Guilford County has three separate ABC boards: Greensboro, and smaller systems in High Point and Gibsonville.
The Greensboro system is significantly larger than its local counterparts, with 16 stores throughout the city and in Summerfield; dozens of employees; and an administrative hierarchy that includes CEO Vickee’ Armstrong, a chief of finance, deputy finance officer, a director of operations and a manager of human resources.
State Rep. Chuck McGrady, R-Hendersonville, has been the General Assembly’s point man in the effort to overhaul the state’s 80-year-old system for distributing and selling distilled spirits, which he described as “outdated and inefficient” in a recent news release.
As HB 971’s chief sponsor, McGrady said the bill would increase revenue flowing to both state and local governments. In addition to Hardister and Harrison, the other sponsor is state Rep. Jason Saine, R-Lincolnton.
With its 170 ABC boards scattered across 100 counties, North Carolina is the only state in the nation where local government boards have total control over retail liquor sales to both consumers and businesses, McGrady noted.
“I think our citizens and businesses are more than ready to be treated like we live in the 21st century,” McGrady said.
The proposal has attracted strong support from the N.C. Retail Merchants Association and the N.C. Restaurant and Lodging Association.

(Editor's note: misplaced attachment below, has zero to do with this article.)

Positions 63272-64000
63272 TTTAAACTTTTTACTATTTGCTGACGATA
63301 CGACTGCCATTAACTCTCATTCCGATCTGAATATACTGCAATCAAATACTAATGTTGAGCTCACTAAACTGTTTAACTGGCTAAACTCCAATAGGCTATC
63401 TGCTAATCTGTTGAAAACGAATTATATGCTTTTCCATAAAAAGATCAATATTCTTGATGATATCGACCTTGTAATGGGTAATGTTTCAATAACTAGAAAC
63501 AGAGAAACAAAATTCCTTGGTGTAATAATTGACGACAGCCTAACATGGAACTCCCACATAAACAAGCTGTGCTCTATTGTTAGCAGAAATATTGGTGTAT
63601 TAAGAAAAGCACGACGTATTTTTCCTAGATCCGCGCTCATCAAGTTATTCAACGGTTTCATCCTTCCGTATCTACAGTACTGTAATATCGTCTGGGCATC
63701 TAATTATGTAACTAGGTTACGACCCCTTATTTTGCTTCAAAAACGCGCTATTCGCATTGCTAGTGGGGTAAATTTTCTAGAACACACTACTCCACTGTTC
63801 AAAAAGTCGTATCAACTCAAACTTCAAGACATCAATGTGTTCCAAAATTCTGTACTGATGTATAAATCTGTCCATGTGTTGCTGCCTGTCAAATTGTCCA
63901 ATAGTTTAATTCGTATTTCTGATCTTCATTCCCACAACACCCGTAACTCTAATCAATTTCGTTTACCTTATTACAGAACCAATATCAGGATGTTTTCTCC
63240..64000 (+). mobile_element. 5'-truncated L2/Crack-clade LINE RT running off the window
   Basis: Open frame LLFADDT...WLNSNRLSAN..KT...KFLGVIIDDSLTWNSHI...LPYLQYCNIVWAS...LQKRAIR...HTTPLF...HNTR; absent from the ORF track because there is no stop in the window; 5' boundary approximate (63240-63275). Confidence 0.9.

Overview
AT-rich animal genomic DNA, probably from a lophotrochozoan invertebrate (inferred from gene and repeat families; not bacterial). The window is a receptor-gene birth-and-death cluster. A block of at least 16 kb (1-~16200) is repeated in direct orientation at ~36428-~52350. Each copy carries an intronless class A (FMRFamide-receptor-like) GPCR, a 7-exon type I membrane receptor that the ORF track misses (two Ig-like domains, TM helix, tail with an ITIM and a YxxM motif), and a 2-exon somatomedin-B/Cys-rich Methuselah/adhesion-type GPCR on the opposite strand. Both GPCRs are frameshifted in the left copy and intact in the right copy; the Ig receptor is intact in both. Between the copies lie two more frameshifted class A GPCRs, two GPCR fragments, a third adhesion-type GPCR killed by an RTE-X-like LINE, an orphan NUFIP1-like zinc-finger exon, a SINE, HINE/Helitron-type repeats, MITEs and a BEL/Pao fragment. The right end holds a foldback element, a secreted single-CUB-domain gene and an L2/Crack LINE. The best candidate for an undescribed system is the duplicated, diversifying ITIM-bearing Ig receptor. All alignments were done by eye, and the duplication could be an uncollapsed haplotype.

But at a recent legislative committee hearing in Raleigh, the bill drew fire from several critics led by state Rep. Pat Hurley, R-Asheboro, who said the proposal would end up “hurting the people of North Carolina” in such ways as triggering increased alcoholism and drunken driving deaths.
Harrison said she also has heard “pushback” from other conservatives who object to any perceived loosening of restraints on alcohol sales, sometimes on religious grounds.
But Andy Ellen, the president and general counsel of the merchants association, said the state’s ability to regulate sales and police the manner in which alcohol is dispensed would only gain ground if licensing and regulation were government’s sole focus.
He said that the state’s hodgepodge of efficient, mediocre and poorly run ABC systems is costing North Carolina tons of potential revenue at the same time it deprives many consumers of quality service and access to a full range of desirable alcoholic beverages.
“Is the bartender at your local Applebee’s any more responsible than a person who is working in a retail store to sell you the very same product?” Ellen asked rhetorically. “With 170 ABC boards, some counties have 10, some have one and some have none.
“Some are much more effective than others. Some are losing money, even as a monopoly.”
Vaughan said she believes the Greensboro ABC system is among the better run. She noted that the City Council recently passed a resolution endorsing the ABC system.
Like the mayor, Councilman Justin Outling said he has yet to see a compelling reason for changing Greensboro’s current arrangement.
“There may be good justification, but I haven’t seen that case being made,” Outling said.
He also echoed Vaughan’s support for the way that Greensboro’s local control has resulted in the “burden and benefits” that ABC stores bring to their host neighborhoods dispersed equitably throughout the community.